While you might think that it’s just common sense to use your turn signals when making a turn or lane change, up until recently, there has been no specific legal case that made it a requirement to do so. A recent decision made by the Washington State Supreme Court, however, now says that all drivers in the state are legally required to make use of their turn signals when turning or changing lanes.
The Seattle Times reports that this unanimous decision by the high court reverses a Court of Appeals ruling that said that the use of turn signals is only required when public safety is affected.
The case arose from an incident that happened in Kennewick, Washington, where driver, Joseph Brown, used his turn signal to enter a left-turn lane at an intersection but didn’t keep the signal on when in the left turn lane or when making the turn. Officers from the Washington State Patrol had observed this and pulled Brown over.
During the traffic stop, State Troopers also determined that Brown had been driving under the influence of alcohol with a blood-alcohol level of .26 percent – more than three times the legal limit.
In a Benton County, Washington Court, Brown’s case was dismissed after the Judge contended that Brown was not required to keep his turn signal engaged once in the designated left-turn lane, therefore the State Troopers had no reason to stop him. The case went to before the Superior Court and a Court of appeals with differing opinions before the State then took it to the Supreme Court to render a final decision on the matter.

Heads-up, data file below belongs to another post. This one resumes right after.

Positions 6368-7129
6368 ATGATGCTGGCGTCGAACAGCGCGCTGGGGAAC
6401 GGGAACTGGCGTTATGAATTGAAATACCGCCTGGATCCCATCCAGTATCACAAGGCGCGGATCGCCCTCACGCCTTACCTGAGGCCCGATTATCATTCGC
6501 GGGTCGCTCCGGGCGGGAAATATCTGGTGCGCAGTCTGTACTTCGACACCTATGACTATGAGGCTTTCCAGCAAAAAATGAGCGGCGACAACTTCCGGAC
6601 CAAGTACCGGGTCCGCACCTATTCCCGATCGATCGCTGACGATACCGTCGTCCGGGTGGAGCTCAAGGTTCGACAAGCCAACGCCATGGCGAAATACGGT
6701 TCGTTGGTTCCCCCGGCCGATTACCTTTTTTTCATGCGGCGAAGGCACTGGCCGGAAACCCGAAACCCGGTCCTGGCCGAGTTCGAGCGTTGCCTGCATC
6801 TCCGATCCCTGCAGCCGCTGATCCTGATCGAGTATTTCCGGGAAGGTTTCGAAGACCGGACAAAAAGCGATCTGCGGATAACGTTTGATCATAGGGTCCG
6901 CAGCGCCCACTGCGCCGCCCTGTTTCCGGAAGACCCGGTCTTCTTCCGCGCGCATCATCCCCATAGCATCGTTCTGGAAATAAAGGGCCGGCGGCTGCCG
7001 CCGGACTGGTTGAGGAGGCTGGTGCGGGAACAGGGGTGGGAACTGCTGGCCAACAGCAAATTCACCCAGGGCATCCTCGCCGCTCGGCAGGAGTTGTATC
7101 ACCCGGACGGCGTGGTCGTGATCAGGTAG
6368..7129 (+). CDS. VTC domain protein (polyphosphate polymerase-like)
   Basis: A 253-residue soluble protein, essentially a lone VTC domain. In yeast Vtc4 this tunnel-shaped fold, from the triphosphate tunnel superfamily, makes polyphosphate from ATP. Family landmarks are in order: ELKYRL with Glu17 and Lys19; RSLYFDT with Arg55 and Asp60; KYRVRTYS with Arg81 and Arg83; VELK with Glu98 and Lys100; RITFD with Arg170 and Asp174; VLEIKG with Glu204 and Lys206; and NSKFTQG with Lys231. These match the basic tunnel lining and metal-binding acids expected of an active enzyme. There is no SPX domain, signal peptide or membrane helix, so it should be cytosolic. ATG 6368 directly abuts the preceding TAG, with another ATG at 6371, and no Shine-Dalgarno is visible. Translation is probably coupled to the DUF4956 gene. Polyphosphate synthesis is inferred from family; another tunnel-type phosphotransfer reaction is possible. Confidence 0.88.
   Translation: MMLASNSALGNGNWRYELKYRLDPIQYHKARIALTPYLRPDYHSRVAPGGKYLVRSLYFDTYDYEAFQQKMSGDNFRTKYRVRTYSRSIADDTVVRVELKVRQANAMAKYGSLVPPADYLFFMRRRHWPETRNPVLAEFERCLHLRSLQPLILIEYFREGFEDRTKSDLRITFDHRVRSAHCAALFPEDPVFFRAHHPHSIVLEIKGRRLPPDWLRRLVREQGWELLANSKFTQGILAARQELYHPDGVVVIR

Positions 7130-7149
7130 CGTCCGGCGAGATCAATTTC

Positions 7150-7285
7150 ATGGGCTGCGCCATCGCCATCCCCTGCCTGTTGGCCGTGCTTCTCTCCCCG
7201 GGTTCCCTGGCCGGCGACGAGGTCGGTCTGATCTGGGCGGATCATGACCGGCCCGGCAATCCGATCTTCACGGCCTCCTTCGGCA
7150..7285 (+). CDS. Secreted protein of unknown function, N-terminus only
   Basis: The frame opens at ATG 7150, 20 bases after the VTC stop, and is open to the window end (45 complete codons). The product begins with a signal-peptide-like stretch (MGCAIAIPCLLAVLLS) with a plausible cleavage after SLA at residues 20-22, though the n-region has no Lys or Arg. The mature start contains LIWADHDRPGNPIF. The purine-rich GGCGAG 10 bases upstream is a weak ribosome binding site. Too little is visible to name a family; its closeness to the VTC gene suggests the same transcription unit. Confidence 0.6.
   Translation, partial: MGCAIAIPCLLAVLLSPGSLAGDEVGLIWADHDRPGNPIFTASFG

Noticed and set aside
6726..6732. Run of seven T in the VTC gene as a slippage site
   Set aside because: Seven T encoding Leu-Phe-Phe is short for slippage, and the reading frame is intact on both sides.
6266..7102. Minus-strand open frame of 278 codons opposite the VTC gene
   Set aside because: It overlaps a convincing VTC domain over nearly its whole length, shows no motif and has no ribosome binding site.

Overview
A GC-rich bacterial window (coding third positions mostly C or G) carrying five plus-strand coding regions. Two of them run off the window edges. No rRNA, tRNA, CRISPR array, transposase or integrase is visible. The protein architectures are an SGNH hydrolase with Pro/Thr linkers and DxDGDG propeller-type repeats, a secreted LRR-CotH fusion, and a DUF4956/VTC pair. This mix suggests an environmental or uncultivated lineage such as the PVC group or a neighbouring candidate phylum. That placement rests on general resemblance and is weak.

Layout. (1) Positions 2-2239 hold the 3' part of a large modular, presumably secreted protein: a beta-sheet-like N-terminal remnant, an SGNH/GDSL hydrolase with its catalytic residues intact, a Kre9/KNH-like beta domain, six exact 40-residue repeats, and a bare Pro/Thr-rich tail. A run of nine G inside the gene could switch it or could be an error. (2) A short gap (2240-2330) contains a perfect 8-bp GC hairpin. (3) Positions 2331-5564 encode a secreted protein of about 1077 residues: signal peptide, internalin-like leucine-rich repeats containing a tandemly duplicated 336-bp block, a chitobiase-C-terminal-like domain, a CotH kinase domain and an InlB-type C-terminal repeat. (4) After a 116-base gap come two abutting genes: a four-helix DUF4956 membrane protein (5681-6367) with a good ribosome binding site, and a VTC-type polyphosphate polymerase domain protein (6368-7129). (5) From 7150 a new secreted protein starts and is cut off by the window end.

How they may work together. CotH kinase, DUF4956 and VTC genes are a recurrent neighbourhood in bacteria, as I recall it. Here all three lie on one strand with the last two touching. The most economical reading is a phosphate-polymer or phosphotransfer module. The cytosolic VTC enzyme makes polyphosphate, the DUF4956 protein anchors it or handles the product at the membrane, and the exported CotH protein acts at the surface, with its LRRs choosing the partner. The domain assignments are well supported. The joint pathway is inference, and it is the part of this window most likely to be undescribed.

According to the Legal Code of Washington State, RCW 46.61.305, drivers have to use their turn signals continuously to turn or move left or right when required from at least 100 feet before turning or moving in that direction. Attorneys for Brown argued that the words “when required” suggests that there must be some occasions where it would not be required if no other direction is possible.
Justice Barbara Madsen wrote in the Court’s decision :
“Blind corners and unprotected left turns with oncoming traffic abound; pedestrians may or may not cross streets depending on the presence of a car’s turn signal; and, failing to signal may lead other drivers to think it safe to change lanes or turn themselves. Leaving the decision to use a signal to the perception of individual driver undermines the ultimate purpose of traffic laws: preventing accidents and encouraging highway safety.”